Research in African Literatures 35.1 (2004) 198
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Tawfiq al-Hakim: A Reader's Guide. By William Maynard Hutchins. Boulder: Lynne Rienner, 2003. xvi + 267 pp. ISBN 0-89410-885-9.
The name of the Egyptian writer Tawfiq al-Hakim (1898-1987) is synonymous with the beginnings and development of Arabic drama. Al-Hakim's literary career spanned more than four decades, from the end of the twenties until the mid-eighties. He also wrote novels, short stories, and essays. In Tawfiq al-Hakim: A Reader's Guide, the author, William Maynard Hutchins, gives the plays and novels equal importance. Hutchins, the translator into English of a number of Al-Hakim's major works, is without doubt one of the leading authorities on the life and works of the Egyptian writer. Hutchins introduces his book as "an invitation to a dialogue with the works of Tawfiq al-Hakim rather than a definitive analysis of them" (xi). He believes that Al-Hakim, widely read in the Arab world, is little known in the West. In this, his most recent offering on Al-Hakim, Hutchins tries to redress the situation.
Al-Hakim's vast and wide-ranging output covers a variety of themes, foremost among them being the conflict between science and art, and science and religion. In a number of his works there is an ongoing dialogue between East and West and between feeling and intellect. His early plays have a social message and content, and were quite popular on the stage. Following three years of study in France (1925-28) where he discovered Western literary movements, predominantly the Theater of the Absurd, Al-Hakim turned to writing thought-provoking philosophical plays "replete with allusions to Islamic and world literature" (98). This can be seen in a foreword to the first edition of his play Pygmalion where Al-Hakim says that among his plays The People of the Cave was inspired by the Qu'ran, Shahrazad by The Arabian Nights, and Pygmalion by Greek drama, after he saw a film of Shaw's play (1942: 17-18).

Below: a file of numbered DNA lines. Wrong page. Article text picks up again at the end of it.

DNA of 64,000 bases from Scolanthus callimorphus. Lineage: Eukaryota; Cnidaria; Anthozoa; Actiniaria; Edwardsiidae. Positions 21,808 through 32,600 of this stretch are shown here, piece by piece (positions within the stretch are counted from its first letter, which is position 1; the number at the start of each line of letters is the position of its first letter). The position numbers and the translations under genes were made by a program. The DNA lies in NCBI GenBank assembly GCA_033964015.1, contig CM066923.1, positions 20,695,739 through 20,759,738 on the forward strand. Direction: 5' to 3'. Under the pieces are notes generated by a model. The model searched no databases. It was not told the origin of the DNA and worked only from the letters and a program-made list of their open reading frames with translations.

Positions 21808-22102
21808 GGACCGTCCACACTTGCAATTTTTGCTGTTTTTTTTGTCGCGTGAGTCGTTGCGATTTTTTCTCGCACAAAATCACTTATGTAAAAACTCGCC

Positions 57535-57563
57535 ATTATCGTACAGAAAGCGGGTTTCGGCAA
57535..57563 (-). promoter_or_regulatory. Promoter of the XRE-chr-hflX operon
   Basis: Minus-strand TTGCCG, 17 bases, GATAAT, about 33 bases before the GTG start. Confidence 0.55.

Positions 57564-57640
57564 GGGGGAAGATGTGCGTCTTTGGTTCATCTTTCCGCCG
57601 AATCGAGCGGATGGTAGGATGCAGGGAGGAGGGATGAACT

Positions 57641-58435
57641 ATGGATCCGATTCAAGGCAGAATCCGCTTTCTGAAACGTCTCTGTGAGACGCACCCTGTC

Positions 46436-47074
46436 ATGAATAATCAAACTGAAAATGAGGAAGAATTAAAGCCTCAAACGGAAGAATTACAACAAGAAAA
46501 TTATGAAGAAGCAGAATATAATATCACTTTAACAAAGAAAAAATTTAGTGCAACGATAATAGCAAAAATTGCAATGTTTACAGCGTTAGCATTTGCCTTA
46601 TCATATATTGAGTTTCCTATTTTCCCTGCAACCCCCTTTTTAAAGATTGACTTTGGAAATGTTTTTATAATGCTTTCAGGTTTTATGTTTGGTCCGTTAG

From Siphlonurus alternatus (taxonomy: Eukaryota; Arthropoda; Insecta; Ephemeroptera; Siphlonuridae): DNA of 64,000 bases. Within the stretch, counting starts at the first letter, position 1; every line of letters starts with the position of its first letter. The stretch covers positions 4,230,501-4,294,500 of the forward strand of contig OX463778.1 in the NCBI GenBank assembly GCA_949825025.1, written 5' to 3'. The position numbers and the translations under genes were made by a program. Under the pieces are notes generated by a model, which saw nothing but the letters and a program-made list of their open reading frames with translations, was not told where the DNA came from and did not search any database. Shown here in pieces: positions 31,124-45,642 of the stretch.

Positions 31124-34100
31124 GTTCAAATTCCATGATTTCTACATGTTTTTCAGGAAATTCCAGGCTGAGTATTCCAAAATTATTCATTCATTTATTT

The present book concentrates on Al-Hakim's major plays as well as novels. There is a chapter on the short stories and another on the essays. These are followed by a survey of Arab critics' views of Al-Hakim. Hutchins devotes the final two chapters to Al-Hakim's view of women and the religious dimension in his works. Most critics are of the opinion that Al-Hakim was a self-confessed misogynist. Hutchins, who initially regarded him as "a liberal male chauvinist" (195), now sees him as an "Islamic feminist" (195). One may or may not agree with Hutchins on this point. However, one cannot help but be converted to Hutchins's view that there is "an amazing continuity of purpose and of theme throughout Al-Hakim's works" (89), despite some Arabists' beliefs that there is considerable inconsistency in their quality. Hutchins, moreover, convinces his readers to view Al-Hakim as a writer who advanced "the fortunes of twentieth-century Arabic literature by writing it" (267). He sets out all his arguments clearly, frequently comparing Al-Hakim's works to those of some nineteenth- and twentieth-century Western writers. This element of comparison together with Hutchins's thorough knowledge and undoubted passion for his subject succeed in making accessible to Western readers a writer who deserves recognition beyond the small sanctum of Arabs and Arabists.
Institute of Linguists, London, England